Good morning all! I created this topic to continue a discussion that @Rogerio_Penna brought up about calculating quantities on a complex stockpile. Below is the offline process that we used to test and verify the quantities and DroneDeploy’s system, as well as, my standard method for performing take-offs.

If you just happened upon this post you can visit the origin post to catch up.

So the mission started off by Rogerio inquiring about how you can possibly know that you have taken off good quantities with a complex stockpile or in his case, one that is on the side of a hill. Here’s his pile.

So here we have a stockpile on multiple slopes, so the first thing I am hearing from allot of people is that they are trying to take-off “the pile” when you should actually be thinking in terms of taking of sections. In this case there are 3 seperate planes and another pile all together so we used 4 calculations.

After doing this takeoff and feeling pretty good about the numbers we then took it to the next level and exported the XYZ point cloud and brought it into Carlson Precision 3D.

Once you get the point cloud into Carlson P3D you can do just about any filter techniques, collaboration with other CAD files and analysis that you might want to do. It very powerful and very fast even when using point clouds of 10 million + points. Here’s the point cloud in Carlson P3D. As you can see it already has the pixel colors as derived by DroneDeploy and it is on the correct projection which is embedded in the file from your choices on the DroneDeploy site. This one was exported at 5 million points which is my default for accuracy vs performance. We’ve got to get these results out quick!

From there I drafted polylines to match (as close as possible) what had been digitized in DroneDeploy. Nice thing about P3D and maybe DroneDeploy some day is 3D take-off. You can even see spot elevations if you really want to dial it in. @Jamespipe@Anya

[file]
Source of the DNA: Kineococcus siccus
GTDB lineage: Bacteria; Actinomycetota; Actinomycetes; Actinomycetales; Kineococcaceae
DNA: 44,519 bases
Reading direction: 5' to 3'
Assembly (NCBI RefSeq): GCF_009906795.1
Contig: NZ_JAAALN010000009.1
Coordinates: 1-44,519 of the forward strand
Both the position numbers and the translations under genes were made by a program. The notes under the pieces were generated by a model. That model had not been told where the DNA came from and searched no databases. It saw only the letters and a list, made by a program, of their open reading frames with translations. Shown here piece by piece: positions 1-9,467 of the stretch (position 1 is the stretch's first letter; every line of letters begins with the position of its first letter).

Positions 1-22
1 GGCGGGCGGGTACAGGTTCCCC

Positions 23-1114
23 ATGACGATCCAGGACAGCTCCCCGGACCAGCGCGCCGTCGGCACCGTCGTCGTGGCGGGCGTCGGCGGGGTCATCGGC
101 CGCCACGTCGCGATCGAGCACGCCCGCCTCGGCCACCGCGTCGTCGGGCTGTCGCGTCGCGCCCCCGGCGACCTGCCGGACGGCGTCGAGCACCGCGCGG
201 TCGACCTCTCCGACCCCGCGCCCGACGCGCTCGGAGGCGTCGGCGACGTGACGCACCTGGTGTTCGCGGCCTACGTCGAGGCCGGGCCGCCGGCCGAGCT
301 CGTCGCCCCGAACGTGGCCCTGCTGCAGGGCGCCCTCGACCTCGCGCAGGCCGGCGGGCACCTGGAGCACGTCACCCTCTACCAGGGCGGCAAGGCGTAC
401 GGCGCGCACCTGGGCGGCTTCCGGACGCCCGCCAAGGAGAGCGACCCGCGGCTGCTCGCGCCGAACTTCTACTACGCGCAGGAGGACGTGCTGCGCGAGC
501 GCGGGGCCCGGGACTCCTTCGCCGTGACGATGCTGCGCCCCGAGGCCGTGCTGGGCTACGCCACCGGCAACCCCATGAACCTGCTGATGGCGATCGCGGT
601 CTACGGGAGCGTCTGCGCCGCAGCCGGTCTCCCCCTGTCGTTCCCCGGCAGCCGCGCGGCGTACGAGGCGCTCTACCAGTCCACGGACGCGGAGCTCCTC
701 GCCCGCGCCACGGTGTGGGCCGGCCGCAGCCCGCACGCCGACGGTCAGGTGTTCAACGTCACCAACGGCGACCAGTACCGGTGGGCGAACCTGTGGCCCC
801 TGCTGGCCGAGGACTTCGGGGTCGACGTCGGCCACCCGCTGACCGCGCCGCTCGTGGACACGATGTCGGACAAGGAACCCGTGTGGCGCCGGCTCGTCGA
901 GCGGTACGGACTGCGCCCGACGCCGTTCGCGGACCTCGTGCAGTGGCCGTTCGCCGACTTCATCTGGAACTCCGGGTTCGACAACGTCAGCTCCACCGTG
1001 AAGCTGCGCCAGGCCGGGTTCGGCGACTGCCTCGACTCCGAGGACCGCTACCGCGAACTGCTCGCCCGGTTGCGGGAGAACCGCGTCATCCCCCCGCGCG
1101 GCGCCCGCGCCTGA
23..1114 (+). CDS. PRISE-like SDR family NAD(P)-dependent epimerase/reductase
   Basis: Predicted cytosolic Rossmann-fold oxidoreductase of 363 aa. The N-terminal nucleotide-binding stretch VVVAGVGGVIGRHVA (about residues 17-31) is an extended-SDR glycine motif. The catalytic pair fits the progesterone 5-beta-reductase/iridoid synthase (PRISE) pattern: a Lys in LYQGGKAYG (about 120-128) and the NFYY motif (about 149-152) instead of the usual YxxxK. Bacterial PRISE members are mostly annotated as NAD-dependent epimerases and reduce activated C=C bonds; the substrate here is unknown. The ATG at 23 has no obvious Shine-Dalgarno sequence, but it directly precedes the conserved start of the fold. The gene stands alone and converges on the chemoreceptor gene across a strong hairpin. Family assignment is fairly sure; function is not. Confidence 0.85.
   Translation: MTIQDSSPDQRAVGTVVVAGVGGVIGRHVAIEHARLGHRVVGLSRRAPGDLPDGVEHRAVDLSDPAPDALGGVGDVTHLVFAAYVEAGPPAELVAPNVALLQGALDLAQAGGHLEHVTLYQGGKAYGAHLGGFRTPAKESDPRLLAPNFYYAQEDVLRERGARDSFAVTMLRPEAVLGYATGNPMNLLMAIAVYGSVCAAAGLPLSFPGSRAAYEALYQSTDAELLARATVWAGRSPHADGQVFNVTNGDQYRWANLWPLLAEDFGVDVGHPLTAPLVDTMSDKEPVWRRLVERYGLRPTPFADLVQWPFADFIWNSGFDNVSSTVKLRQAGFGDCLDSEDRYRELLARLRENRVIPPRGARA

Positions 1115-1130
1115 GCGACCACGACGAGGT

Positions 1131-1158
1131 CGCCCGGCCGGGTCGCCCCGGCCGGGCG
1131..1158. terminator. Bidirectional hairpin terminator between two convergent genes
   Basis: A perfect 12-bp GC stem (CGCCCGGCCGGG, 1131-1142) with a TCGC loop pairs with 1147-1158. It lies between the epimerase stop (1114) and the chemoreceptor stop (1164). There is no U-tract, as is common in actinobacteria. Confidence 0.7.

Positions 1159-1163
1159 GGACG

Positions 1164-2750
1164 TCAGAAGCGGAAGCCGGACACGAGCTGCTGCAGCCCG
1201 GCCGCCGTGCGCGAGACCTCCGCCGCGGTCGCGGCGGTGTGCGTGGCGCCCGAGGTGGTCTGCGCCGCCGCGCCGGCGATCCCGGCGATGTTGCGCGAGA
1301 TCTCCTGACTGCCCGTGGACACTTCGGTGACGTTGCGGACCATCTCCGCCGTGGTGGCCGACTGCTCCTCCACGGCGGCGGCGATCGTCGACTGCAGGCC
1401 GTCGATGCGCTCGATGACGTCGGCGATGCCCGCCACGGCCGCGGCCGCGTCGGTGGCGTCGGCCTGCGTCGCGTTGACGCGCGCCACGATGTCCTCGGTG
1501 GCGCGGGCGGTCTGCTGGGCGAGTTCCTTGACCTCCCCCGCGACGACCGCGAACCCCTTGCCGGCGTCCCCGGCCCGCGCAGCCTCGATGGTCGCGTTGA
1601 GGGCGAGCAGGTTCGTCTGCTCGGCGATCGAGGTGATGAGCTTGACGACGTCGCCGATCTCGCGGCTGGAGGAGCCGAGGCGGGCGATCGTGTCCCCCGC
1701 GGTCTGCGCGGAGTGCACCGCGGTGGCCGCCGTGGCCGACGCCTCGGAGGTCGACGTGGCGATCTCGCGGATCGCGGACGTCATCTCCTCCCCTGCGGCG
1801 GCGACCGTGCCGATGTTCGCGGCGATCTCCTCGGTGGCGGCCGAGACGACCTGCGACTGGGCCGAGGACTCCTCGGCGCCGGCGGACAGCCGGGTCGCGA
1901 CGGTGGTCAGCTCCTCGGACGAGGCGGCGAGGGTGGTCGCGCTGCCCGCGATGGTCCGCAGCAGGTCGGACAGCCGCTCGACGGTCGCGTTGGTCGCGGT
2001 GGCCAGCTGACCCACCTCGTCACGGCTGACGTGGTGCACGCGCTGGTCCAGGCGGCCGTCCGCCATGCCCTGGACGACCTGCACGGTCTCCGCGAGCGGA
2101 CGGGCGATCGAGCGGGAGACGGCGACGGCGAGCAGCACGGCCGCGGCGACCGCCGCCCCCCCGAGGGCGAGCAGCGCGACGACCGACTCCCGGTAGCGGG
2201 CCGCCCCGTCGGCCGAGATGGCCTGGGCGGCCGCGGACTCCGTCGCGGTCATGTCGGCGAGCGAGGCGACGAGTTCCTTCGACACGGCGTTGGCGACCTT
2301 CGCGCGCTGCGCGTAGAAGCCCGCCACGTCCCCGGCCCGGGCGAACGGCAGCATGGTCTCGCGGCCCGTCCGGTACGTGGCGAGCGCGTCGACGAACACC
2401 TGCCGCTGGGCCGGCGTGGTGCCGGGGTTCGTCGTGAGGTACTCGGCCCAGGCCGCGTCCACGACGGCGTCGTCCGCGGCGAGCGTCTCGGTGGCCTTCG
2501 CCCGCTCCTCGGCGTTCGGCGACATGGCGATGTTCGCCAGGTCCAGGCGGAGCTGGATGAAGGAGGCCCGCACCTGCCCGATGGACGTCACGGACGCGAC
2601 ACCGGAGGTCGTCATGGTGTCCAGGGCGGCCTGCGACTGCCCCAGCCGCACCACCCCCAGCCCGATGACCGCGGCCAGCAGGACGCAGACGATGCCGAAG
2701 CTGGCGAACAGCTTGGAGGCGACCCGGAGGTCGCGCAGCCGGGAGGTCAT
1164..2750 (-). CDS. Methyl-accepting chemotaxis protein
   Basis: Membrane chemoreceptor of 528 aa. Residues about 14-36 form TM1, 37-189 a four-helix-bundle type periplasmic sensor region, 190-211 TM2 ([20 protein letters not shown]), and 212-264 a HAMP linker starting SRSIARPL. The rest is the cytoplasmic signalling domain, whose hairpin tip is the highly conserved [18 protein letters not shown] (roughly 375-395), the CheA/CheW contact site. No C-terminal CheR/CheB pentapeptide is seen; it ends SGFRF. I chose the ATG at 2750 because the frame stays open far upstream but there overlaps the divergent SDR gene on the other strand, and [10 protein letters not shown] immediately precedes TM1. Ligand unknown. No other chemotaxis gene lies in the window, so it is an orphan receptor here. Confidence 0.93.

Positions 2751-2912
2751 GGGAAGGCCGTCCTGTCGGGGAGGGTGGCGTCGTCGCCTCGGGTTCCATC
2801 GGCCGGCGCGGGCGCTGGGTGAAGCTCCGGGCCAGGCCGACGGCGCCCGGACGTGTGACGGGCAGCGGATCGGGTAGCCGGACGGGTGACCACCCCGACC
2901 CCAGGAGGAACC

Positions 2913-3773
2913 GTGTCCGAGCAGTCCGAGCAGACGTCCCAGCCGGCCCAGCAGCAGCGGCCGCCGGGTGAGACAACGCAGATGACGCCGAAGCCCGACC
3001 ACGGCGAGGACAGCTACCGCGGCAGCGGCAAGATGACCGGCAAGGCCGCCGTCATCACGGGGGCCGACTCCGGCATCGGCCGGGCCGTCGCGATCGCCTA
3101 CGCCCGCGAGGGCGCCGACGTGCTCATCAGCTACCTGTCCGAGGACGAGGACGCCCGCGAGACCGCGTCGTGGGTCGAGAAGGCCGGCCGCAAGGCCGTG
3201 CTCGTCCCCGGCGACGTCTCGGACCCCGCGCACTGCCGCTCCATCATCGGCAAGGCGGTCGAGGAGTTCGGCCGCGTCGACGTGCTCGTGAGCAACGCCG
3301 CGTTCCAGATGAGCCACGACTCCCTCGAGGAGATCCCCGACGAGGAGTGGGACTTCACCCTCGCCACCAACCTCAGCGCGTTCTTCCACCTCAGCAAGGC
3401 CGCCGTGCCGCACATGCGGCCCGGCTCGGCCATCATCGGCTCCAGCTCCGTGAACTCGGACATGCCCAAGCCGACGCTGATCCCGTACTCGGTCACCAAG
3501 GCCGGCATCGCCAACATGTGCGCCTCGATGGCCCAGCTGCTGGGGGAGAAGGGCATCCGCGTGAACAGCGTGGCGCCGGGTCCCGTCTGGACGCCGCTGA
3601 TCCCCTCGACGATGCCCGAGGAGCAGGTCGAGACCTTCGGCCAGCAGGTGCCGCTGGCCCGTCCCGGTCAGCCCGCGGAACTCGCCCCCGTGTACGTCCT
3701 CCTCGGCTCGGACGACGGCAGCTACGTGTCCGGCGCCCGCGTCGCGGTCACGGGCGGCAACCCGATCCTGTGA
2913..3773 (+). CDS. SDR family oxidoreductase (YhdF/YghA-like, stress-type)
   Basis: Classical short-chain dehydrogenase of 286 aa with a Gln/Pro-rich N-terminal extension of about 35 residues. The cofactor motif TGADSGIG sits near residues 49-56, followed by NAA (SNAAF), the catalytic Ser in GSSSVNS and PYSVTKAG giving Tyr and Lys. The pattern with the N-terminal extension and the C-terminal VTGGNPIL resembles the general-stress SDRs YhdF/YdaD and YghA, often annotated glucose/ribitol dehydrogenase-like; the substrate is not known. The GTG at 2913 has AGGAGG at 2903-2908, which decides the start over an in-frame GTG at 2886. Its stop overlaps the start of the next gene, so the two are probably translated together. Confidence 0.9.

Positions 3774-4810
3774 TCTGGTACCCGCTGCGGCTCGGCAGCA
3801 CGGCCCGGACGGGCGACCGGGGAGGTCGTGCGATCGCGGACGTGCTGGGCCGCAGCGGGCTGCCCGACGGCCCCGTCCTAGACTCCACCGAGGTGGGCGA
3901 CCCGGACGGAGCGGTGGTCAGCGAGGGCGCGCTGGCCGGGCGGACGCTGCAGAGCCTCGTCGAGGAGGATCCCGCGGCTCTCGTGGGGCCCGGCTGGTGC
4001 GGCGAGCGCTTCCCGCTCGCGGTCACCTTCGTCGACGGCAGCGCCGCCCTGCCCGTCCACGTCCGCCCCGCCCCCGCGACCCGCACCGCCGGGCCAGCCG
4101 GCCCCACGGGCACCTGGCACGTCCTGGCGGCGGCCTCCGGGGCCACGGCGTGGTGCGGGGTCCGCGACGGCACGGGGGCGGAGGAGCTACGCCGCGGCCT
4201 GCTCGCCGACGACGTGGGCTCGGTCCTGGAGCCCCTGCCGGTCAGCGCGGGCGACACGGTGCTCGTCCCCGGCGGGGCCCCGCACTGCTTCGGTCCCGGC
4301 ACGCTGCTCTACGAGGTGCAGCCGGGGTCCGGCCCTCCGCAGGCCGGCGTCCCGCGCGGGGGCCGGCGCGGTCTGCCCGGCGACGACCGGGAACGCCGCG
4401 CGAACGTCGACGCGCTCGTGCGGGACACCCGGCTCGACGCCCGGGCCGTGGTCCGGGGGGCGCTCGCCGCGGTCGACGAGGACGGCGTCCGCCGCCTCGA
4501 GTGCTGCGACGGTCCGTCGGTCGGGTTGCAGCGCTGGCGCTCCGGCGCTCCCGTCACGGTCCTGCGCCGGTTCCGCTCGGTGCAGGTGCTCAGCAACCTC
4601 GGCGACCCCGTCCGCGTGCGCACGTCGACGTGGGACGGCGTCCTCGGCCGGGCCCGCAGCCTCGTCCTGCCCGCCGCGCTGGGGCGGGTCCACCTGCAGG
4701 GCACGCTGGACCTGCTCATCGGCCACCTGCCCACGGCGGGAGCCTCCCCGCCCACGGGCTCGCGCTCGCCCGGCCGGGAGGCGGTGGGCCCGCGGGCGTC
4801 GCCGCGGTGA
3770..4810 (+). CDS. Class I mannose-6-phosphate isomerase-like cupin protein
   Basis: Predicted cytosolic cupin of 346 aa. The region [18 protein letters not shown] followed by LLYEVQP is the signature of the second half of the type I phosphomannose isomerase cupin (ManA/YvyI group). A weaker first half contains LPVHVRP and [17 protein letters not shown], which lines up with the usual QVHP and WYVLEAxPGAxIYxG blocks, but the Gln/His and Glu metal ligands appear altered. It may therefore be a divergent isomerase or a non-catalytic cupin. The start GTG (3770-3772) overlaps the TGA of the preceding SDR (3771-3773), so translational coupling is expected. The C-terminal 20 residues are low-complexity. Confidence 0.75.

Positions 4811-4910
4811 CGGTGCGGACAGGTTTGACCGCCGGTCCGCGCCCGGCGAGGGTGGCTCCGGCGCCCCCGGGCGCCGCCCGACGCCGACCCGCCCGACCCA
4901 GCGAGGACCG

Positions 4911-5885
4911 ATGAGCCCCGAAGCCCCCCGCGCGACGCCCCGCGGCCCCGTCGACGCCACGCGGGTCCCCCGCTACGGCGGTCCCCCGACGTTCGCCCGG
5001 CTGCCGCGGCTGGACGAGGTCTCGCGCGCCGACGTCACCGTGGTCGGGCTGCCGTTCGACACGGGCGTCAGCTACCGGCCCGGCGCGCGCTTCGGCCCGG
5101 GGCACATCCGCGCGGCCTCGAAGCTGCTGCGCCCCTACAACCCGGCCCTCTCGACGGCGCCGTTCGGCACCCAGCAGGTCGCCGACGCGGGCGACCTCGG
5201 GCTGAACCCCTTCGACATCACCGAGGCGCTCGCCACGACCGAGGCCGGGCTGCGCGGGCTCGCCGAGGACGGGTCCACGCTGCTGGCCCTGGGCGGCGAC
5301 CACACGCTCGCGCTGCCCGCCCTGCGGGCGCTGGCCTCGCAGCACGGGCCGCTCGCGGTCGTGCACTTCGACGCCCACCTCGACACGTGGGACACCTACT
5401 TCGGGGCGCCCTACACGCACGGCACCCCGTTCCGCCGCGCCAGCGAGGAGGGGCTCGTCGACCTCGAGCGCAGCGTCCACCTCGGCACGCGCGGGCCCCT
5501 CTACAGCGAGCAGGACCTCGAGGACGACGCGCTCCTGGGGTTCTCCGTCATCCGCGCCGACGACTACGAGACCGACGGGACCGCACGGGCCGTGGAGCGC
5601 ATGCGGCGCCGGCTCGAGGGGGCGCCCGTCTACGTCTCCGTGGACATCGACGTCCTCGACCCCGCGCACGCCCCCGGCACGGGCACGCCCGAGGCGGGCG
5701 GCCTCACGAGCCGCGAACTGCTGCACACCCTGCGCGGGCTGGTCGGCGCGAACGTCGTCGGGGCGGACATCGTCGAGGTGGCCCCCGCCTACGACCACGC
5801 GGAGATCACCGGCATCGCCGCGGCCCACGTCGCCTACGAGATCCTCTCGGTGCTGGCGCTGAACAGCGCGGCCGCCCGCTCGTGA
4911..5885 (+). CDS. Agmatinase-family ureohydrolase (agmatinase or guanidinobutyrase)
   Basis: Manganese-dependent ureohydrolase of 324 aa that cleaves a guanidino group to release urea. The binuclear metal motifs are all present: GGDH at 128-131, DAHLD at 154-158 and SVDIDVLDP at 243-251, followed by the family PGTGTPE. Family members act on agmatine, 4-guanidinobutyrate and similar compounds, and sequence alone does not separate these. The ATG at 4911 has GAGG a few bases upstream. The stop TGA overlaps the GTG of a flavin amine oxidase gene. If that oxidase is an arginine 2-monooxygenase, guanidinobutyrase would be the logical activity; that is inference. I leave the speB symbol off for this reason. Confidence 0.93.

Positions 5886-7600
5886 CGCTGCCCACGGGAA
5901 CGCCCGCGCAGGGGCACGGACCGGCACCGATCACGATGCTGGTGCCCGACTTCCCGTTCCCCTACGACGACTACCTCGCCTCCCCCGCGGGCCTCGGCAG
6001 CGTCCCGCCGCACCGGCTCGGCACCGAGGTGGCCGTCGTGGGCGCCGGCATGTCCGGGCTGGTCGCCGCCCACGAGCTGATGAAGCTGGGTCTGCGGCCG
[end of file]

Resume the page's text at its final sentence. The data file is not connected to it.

Beyond this, I have heard from others that taking the pile of 5 different times produces 5 different results. No doubt! Try to survey the same stockpile traditionally and see what you get. The idea is to create a proven system and stick to it. Here’s my best effort.

Plan your takeoff. North to South, East to West… whatever suits you.

Use standard colors and naming conventions. Blue = Rock, Green = Topsoil and so on. By using standard naming you will make your life allot easier down the road when you want to export the data. I even go as far to label rock piles with the range of sizes, I.E. “Limestone 12-36” (inch).

Now for the takeoff. I typically start by quickly drawing the simplest shape over the pile to get a good idea of the quantity, but also to filter out smaller piles as I really don’t care about anything less than 50cy. As you can see with this one my initial number is 5,061cy.

Next I will turn on the Elevation map mode and fine tune the points. As you can see it is much easier to spot the grade breaks. This one doesn’t have much variation because it is on a 2-mile site with 120’ of variation across the site.

Dialing in the points I then use the Distance (and section) annotation to prove up and spots I am not sure of. As you can see the vertex is verified to be in the flat spot.

After dialing in the pile I get 4,774cy. Now I am comfortable with these numbers and this process because it works. Not only did I do a traditional topo, but we also tracked the trucks, We were within 2% or 100cy, or 5 trucks. The traditional survey was 8% off the truck quantity and I took more time than I would expect any of our crews to take. If you need better accuracy than that go buy a laser scanner and have fun getting to the top of the pile.